Friday, May 8, 2009

A new economic order?

“Economies based on greed must be replaced,” read the headline on Catholic News Service.

Interesting concept from the Honduran Cardinal Oscar Rodriguez Maradiaga, who is president of the Catholic relief organization Caritas International.

OK, your eminence, but replaced by what?

Agencies like Caritas, Catholic Relief Services in this country and many others work to ease the suffering of poor people. They naturally look at the economic system in which those who are well off tend to get richer, while the poor struggle to survive.

To paraphrase Churchill’s description of democracy, capitalism is the worst economic system, except for all the others.

Certainly communism has failed in most cases, though the jury is still out on the long-term economic success of China’s mix of repressive communism and competitive capitalism. Socialism compares poorly with capitalism in terms of prosperity, especially when the latter is functioning in a healthy manner. A barter system, while it has merits on a small scale, is impractical to meet the demands of global and interdependent commerce.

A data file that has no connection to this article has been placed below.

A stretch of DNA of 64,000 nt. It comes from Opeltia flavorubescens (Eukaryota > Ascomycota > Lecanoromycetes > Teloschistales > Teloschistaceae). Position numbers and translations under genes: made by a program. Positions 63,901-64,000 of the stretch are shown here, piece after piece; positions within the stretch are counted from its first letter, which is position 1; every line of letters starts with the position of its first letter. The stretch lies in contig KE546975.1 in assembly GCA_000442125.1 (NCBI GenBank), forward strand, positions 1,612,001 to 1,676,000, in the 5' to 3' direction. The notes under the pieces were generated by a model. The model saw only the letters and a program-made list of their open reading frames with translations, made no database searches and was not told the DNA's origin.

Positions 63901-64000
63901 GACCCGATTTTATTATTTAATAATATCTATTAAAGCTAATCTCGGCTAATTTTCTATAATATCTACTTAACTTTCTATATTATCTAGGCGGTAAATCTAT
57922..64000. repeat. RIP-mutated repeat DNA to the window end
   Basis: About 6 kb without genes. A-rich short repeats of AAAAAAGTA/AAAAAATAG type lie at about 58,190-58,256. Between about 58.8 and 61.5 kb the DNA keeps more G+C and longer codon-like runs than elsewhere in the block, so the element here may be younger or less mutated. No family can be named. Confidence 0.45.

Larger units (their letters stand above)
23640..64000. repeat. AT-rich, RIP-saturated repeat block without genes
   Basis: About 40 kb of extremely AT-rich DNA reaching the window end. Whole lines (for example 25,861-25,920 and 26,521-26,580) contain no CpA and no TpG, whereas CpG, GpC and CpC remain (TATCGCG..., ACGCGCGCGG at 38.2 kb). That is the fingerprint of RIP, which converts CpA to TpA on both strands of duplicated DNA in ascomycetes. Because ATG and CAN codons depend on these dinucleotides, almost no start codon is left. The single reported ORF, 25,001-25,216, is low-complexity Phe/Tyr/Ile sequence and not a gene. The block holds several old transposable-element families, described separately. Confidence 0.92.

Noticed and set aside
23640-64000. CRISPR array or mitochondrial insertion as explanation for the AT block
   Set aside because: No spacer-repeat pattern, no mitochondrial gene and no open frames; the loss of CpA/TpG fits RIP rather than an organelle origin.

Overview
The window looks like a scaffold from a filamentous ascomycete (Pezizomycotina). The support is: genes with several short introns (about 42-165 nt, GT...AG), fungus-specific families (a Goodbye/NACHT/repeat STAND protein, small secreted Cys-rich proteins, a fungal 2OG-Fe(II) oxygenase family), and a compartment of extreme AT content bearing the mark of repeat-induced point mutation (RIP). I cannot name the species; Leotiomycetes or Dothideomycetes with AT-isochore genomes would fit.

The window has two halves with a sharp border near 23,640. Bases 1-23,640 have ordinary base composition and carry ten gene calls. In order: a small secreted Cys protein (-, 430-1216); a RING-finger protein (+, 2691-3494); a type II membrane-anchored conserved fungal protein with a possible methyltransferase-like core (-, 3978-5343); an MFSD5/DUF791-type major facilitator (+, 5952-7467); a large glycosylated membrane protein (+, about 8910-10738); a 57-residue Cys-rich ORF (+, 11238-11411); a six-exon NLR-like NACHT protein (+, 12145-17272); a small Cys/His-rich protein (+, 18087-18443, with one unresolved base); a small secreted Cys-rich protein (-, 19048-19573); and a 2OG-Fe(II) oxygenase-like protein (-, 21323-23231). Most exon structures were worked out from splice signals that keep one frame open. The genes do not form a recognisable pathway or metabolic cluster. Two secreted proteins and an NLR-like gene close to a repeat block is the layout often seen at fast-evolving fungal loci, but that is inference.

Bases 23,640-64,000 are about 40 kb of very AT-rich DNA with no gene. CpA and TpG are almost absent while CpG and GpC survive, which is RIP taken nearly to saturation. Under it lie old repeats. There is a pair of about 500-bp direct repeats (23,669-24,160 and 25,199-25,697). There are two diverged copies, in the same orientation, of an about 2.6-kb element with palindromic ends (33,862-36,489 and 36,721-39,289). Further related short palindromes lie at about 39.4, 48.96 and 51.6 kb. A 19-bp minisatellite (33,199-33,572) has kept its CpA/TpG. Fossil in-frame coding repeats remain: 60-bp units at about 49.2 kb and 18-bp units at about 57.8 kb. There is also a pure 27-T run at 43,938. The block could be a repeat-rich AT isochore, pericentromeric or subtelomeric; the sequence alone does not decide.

One emerging idea is peer-to-peer commerce, part of what is called cooperative economics. Here’s an interesting read on it plus a broader economic overview.

Don't get anxious, fellow democratic capitalists. Free-market capitalism didn’t surpass feudalism overnight, and the former likely won’t be supplanted any time soon.

Cooperative economics might not be what Cardinal Rodriguez was thinking, but getting people to consider a more charitable, more sustainable economic system might really be what he had in mind.

Using natural resources as though they were infinite cannot continue as it has. Nor can wealthy nations give lip service to development in poor nations.

If there is going to be economic progress after the crash of 2008, a system must emerge in which resources are used efficiently while jobs are created by entrepreneurs. At the same time, governments with the means must seriously address the lack of basic necessities and education in poor countries that lead to radical movements and that ultimately threaten prosperity (perhaps even life) for all.

How to do that? There is no agreement at this point, but one couldn’t disagree with John Lennon’s line: “We’d all love to see the plan.”

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